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The Timid Chef

July 8, 2009

For over two decades, I have devoted my life (selflessly, I may add) to figuring out the activities in the world that I am bad at. This eliminates any and all possibilities for public humiliation (though somehow, I’ve found ways around this). After a discovery is made, I quickly find ways to avoid the activity forever, without a second thought. Some examples include:

  • Soccer – It’s a really good thing I live in the only country that ISN’T obsessed with this evil sport
  • Crocheting – I once turned a doily into a baby’s hat in sixth grade. My teacher gave me a sympathy B+ and we never spoke of it again
  • Mathematics – Anything that can’t be counted on my fingers (and toes) will not be counted
  • Cooking

GASP! Yes, I am a terrible cook. I remember actually burning clam chowder in front of my mother, and she almost passed out from the shame I must have brought to the family. To be fair, I have never devoted any energy or time to cooking before, and now all that is about to change.

Being surrounded by food aficionados and seasoned cooks at Oldways has inspired me to confront one of my most dreaded foes: the kitchen. It’s a fact that cooking my own meals with fresh ingredients will definitely be healthier for me in the long run. And so, I will start documenting my cooking trials and tribulations on here, to my chagrin and for your amusement. I can only ask you to proceed with an open mind; I never said I was the second coming of Rachael Ray here. It could get messy.

quinoa

THIS WEEK: Quinoa with Dried Cranberries, Spanish Almonds and Mint
(by Healthworks Fitness Boston Women’s Wellness Blog)

Serves 6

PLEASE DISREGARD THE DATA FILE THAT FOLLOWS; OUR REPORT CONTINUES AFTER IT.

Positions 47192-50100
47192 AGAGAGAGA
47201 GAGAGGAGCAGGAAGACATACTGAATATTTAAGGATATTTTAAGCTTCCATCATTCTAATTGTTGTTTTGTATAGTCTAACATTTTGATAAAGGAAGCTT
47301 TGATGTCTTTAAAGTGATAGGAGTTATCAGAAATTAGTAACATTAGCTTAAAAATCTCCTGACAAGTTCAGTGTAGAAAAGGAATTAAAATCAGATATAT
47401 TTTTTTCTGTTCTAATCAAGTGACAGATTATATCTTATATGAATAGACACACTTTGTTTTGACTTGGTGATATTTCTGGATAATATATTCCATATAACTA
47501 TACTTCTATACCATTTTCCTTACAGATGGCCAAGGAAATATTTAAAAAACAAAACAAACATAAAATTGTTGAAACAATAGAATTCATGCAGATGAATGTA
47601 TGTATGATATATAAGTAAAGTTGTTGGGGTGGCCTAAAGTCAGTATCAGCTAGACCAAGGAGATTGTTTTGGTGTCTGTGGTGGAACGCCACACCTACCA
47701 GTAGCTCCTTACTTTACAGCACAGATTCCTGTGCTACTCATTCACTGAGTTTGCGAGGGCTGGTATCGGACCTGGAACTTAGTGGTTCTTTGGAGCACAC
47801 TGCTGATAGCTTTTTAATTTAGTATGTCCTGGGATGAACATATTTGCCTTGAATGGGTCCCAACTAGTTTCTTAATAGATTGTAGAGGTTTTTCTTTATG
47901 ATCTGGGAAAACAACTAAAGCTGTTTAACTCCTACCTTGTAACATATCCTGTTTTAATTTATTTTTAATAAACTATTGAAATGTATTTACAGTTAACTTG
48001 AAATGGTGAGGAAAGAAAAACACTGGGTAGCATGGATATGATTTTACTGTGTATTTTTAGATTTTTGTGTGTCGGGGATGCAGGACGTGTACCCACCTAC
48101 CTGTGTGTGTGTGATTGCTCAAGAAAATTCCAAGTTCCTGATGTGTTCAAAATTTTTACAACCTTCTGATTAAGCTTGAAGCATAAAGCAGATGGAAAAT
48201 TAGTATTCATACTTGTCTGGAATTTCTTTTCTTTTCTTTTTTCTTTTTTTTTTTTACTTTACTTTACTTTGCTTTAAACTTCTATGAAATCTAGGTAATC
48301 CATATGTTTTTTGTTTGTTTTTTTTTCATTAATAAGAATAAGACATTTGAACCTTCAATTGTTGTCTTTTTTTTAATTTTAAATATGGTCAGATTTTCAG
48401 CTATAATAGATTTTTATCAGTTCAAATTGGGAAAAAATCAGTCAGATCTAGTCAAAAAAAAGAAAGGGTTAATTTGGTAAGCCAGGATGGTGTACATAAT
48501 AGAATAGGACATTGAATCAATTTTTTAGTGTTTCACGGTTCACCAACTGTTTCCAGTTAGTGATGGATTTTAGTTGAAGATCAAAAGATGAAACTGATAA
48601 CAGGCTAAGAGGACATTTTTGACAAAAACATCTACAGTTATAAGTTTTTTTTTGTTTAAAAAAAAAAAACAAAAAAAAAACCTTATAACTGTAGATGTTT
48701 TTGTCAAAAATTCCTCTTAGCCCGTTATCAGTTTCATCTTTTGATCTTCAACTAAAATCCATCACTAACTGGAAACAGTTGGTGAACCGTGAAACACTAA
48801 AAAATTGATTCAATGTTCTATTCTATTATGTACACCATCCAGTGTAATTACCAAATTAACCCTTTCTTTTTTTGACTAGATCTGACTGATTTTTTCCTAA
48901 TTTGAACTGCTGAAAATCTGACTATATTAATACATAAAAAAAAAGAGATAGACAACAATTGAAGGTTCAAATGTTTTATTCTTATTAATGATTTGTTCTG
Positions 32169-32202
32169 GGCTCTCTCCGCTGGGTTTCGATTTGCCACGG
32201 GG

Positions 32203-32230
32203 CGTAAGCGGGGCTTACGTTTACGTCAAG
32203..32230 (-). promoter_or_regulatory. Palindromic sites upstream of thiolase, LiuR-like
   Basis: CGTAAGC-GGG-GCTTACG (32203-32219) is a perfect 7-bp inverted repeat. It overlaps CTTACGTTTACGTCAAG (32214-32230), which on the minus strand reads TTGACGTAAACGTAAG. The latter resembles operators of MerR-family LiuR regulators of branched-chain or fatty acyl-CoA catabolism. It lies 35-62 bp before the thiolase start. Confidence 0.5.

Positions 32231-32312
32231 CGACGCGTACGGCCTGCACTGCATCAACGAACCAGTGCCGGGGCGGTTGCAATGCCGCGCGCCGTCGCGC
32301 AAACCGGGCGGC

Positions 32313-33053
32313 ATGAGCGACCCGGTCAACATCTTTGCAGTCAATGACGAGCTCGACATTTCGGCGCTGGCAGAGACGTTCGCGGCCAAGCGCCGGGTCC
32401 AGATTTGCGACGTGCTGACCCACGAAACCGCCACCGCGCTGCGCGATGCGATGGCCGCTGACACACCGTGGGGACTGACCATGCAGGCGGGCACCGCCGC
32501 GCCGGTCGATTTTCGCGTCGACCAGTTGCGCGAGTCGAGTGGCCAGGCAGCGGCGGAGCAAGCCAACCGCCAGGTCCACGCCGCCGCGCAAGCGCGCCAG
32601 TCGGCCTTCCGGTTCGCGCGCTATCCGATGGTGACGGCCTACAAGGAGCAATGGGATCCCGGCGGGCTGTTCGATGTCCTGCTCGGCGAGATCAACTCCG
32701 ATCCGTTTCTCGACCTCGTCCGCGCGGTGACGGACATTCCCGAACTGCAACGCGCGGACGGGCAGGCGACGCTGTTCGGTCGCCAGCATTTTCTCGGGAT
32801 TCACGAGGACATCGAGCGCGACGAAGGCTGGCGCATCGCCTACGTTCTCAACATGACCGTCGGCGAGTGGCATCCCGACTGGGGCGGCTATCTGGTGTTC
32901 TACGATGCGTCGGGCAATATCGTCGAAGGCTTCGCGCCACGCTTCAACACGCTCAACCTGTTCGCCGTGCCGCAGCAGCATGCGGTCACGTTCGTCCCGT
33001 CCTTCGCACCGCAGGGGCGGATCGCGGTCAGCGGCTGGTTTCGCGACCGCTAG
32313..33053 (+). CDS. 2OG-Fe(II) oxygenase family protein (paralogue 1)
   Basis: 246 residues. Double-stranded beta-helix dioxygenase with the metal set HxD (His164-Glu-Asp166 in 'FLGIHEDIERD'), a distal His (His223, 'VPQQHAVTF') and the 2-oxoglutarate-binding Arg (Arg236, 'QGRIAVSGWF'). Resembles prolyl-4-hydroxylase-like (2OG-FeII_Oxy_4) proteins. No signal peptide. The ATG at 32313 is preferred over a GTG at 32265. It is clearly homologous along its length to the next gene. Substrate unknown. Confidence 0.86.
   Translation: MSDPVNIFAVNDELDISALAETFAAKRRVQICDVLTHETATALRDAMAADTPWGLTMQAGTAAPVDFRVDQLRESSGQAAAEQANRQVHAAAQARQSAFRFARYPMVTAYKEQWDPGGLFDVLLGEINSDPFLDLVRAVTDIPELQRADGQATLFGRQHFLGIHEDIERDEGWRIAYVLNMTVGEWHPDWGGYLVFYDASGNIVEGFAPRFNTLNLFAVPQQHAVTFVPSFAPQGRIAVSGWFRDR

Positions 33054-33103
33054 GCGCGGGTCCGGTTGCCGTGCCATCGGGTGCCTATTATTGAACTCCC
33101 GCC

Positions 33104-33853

Ingredients:

  • 1 cup quinoa
  • 1 cup dried cranberries
  • 1 cup Spanish almonds
  • 1 bunch fresh mint
  • To Taste Ground Star Anise
  • 2 oz grape seed oil

Instructions:

  1. Boil the Quinoa in water until cooked (follow instructions on package for cooking). Remove from heat and reserve.
  2. Sauté the cranberries and Spanish almonds in grape seed oil.  Add the cooked quinoa and mint and serve.  Add ground Anise to taste.

I mainly picked this recipe because I always wanted to try quinoa. The Whole Grains Council website says: “…quinoa cooks in about 10-12 minutes, creating a light, fluffy side dish. Health bonus: The abundant protein in quinoa is complete protein, which means that it contains all the essential amino acids our bodies can’t make on their own.” This is important for me, since I’m not a huge meat-eater and I’m always trying to eat more protein.

I started out the recipe with frustration when I read the following: 1. Boil the Quinoa in water until cooked (follow instructions on package for cooking). At Whole Foods, where I bought the quinoa, they sell it in bulk, and there was no packaging to guide me. Turning to Google as I often do, the website Savvy Vegetarian told me to rinse the quinoa before boiling it, which proved to be most helpful. It cooked in about 20 minutes, perfect for those of us with little patience when it comes to cooking (must work on this).